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    2014 in Review: Best Ongoing Series

    By | December 19th, 2014
    Posted in Columns | 25 Comments

    Here it is folks. It’s the big enchilada, as Multiversity’s staff breaks down our ten favorite ongoing series of 2014. It was a tough category to break down, but when we were done, our staff was…unexpectedly satisfied, as there truly was something for everyone within these ranks. But what finished number one? Something that never has before, which is very exciting indeed.

    Take a look below, and please, share your thoughts in the comments. Thanks for reading our 2014 in Review segment, and if you can, take a minute to vote in our poll for our readers pick for the best ongoing of 2014. We’d greatly appreciate it.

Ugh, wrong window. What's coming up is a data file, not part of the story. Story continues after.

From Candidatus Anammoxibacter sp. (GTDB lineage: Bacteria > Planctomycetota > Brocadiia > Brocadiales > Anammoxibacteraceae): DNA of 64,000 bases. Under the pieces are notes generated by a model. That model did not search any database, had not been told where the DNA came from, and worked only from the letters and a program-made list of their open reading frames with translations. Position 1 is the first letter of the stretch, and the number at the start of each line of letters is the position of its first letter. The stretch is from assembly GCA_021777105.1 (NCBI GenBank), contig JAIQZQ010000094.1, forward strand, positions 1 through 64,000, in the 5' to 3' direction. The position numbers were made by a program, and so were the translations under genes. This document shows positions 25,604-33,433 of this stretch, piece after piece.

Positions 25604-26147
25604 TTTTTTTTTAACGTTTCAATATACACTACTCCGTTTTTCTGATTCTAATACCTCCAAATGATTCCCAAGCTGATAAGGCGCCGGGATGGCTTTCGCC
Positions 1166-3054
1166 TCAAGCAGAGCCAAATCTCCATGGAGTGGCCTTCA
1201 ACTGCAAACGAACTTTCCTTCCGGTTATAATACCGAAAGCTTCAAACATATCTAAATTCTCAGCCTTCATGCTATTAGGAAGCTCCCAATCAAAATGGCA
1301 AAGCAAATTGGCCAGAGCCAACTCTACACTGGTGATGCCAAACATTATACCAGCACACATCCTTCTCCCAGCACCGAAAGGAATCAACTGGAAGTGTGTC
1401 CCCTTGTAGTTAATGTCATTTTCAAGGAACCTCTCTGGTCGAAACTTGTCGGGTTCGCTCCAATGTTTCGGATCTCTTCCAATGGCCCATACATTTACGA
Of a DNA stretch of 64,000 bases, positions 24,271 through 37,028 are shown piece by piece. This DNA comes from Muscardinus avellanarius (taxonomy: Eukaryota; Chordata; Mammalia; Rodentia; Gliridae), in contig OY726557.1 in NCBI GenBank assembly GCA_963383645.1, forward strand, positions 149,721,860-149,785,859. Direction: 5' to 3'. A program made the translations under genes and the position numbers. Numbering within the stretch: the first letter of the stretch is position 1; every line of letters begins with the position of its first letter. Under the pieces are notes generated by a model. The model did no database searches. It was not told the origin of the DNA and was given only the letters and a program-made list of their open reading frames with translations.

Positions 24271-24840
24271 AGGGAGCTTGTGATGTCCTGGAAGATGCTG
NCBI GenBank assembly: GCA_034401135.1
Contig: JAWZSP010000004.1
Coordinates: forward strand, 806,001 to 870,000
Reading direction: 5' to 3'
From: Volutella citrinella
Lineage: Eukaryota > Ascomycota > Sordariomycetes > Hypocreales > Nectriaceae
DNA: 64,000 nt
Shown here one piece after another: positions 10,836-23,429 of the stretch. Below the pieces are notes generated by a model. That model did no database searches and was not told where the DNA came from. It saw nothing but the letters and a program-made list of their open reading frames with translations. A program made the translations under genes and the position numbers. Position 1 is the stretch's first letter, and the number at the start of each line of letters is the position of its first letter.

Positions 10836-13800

Note: All of Multiversity’s 2014 in Review awards are based off of all of the contributing writing team voting to decide each rank. Every list is combined with equal points for every voter, and the results are what you find below. Also, for this list, we labeled ongoing as anything that is designated to last 12 issues or longer to fit in our new world order of 13 issue “ongoing” runs.

    Looking for the rest of our 2014 in Review entries? Find them all here.

    9 (tie). Wonder Woman

    Why it made the list (Matthew Garcia): This year saw the culmination of all the story and characterization that Brian Azzarello and Cliff Chiang had been working toward with Wonder Woman, and oh my God, it could not have been more satisfying. This has been a run that has defined the character. We know more about her now, more of her motivations and insecurities, more of the reasoning behind why she presses on and fights, trying to see the best in humanity she possibly can. It’s been a character-defining story that finally gives Diana a book among the great Batman and Superman stories.